Proud southerner will never forget the day he rowed for Their Majesties
As the celebrations of the 60th anniversary of His Majesty the King's accession to the throne draw near, a villager in Narathiwat's Rusoh district, who once rowed a boat for Their Majesties the King and Queen during a visit they made to the area, recalled his proudest moment and the royal project that brought new life to Ban Bakong villagers.
"I must have done some good deeds and been blessed to be chosen out of many people by His Majesty to row the boat for them when they visited Beung Bua Bakong," Nuch Anantranont recalled. 'The opportunity to so closely serve Their Majesties was a dream come true and made me and my family very proud," he said.
At the age of 88, many of Nuch's memories have become blurred with the passage of time, but his recollection of the moment he shared with Their Majesties has never faded and still brings a proud smile to his face whenever he's asked about it.
"I'm still strong enough to row a boat for Their Majesties if they visit our village again," he added.
Nuch's schoolteacher daughter Chusri Anantranont explained for her father that the family's proudest moment came on September 22, 1984 when Their Majesties along with Their Royal Highnesses Princess Maha Chakri Sirindhorn and Princess Chulabhorn Valayalaksana graciously visited Ban Bakong villagers who had been affected by a natural disaster.
Out of some 10 available rowers, His Majesty chose Nuch, then 66 years old, a choice many villagers believe was due to the sacredness of monk Luang Phor Dam of Wat Saithong, who gave the boat made from a whole tree trunk to Nuch, Chusri said.
On the boat, Nuch explained in his southern dialect to Their Majesties that most villagers in the area were farmers who relied on water from the 150-rai Beung Bua Bakong pond. However, whenever floods occurred, the rice fields would be damaged and in times of drought the water in the large pond would run so dry that villagers could not grow anything at all. His Majesty attentively took notes, looked up a map of Rusoh and asked about the villagers' livelihoods and problems in the community.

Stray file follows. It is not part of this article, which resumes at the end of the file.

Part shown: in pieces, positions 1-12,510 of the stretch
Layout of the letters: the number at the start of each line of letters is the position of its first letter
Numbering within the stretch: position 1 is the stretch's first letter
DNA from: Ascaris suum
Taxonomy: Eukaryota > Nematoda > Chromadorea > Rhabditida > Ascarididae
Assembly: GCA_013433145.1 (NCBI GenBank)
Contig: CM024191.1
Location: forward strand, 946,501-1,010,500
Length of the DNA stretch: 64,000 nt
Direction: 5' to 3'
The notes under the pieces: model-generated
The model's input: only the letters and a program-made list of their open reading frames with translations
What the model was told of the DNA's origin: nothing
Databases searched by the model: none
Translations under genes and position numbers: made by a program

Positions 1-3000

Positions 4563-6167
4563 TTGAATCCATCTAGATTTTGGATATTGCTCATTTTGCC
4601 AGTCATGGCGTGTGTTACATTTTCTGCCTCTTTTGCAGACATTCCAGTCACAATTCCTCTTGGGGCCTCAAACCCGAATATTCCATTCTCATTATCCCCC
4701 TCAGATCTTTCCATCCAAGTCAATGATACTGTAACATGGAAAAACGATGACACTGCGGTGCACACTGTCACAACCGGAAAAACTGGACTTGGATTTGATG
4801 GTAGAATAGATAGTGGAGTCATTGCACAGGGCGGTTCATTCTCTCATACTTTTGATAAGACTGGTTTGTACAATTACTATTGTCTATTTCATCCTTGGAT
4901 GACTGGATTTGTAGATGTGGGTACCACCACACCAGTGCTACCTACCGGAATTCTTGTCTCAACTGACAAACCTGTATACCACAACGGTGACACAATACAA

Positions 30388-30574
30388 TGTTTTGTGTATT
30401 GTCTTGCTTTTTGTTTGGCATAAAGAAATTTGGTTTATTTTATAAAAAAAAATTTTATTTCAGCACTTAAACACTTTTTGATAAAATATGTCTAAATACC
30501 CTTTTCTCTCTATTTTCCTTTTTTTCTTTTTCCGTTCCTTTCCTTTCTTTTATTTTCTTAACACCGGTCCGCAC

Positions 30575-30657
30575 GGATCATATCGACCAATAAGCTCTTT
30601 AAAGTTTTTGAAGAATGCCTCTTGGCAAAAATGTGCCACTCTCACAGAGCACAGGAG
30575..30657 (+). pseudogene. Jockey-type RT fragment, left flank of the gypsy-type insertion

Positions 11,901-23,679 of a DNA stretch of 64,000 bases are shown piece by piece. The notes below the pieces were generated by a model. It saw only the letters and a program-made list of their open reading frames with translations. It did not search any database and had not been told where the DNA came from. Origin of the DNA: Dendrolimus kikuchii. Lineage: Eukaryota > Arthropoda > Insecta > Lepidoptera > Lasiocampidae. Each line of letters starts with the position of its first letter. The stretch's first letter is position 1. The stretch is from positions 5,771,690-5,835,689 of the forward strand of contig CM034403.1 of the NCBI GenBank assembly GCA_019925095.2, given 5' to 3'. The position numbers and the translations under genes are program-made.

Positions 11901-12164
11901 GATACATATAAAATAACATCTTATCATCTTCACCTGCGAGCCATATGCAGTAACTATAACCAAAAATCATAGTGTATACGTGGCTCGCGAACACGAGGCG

Their Majesties then got off the boat at a wooden shelter, since demolished and replaced by a pavilion in honour of the royal visit and in the hopes that Their Majesties will visit them again, she said.
Another precious moment occurred when Their Majesties got out of the boat. Her Majesty the Queen kindly asked Nuch to give her his hand so that she could help him off the boat. Noticing that Nuch's right hand was shaking due to old age, she held his hand and told him to see a doctor.
Eventually, Their Majesties launched a royal project at Beung Bua Bakong to develop a small-scale irrigation system to ensure a stable supply of water to the majority of the village farmers.
After the royal visit, Ban Bakong villagers were happy and proud to see a picture taken during the trip printed on the back of a Bt1,000 banknote. "Almost all of the households in Ban Bakong keep copies of this banknote as an auspicious item for their families."
In 1986, two years after the royal trip, Nuch was assigned by His Royal Highness Crown Prince Maha Vajiralongkorn during his visit to Ban Bakong to row a boat for the Prince at Beung Bua Bakong.
The royal trips changed the lives of hundreds of families in the village. The royal project transformed it from a poor, underdeveloped area, which many left in search of jobs in the city, into a place whose residents had occupations with stable incomes and whose children received an education, Chusri said.